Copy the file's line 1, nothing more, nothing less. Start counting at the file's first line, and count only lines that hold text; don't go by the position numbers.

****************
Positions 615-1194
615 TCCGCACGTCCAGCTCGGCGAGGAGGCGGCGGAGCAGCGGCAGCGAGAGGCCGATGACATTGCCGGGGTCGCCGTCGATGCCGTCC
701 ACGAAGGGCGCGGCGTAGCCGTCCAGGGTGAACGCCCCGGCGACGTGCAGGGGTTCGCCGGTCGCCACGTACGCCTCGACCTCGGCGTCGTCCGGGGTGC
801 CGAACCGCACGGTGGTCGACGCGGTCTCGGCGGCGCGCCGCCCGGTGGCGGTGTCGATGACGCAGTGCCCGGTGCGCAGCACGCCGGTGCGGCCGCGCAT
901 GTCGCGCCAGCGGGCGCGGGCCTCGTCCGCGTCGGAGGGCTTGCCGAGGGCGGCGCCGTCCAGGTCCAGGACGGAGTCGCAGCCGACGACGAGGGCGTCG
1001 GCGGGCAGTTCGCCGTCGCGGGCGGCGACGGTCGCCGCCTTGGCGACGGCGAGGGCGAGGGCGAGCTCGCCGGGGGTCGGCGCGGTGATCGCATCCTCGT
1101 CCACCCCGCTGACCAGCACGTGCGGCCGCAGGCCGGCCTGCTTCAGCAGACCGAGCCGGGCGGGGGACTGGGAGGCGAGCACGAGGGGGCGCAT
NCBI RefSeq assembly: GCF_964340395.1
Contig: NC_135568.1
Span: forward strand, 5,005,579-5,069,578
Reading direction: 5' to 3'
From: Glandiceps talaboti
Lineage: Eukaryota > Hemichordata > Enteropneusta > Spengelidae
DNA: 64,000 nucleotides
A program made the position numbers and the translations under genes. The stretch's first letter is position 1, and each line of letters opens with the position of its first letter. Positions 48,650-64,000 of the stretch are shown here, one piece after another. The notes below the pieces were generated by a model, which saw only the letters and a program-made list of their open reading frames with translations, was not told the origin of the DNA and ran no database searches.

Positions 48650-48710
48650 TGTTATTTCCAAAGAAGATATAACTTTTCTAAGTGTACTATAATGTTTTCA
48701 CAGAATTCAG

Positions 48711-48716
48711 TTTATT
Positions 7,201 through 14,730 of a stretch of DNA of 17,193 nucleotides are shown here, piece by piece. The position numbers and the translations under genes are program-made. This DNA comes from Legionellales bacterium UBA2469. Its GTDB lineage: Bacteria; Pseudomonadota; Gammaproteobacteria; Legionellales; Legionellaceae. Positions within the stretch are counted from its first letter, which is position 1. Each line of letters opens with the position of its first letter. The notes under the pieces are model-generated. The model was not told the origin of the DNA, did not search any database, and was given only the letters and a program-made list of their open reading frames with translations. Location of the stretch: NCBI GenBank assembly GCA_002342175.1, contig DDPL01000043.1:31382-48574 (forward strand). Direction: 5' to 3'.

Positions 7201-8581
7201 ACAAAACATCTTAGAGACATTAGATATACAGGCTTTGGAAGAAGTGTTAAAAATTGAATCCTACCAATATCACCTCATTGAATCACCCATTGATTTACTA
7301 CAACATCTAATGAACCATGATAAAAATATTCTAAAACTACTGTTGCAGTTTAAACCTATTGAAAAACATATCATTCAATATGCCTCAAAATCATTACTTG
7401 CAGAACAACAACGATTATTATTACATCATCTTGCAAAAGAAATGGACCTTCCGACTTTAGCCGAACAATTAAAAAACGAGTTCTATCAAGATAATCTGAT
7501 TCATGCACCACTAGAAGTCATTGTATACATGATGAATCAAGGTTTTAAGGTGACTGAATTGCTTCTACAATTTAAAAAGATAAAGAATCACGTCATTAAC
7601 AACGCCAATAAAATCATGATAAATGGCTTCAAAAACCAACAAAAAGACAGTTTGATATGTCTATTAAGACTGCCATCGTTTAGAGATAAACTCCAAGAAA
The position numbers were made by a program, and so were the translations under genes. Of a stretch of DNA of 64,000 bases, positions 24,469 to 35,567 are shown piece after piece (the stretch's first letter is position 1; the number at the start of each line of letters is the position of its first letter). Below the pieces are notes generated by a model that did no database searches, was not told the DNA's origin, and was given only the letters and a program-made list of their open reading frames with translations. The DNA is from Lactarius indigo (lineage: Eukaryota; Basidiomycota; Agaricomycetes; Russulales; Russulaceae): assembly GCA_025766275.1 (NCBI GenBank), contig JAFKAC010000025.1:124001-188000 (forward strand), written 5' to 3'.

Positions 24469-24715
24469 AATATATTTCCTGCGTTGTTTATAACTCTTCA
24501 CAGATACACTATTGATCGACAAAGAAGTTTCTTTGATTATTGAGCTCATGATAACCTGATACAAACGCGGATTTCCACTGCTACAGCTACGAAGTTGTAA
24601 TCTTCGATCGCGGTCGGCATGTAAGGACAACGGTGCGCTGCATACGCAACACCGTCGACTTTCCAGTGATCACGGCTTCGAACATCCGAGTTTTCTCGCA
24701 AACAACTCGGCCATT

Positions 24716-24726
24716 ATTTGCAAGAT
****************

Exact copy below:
Positions 615-1194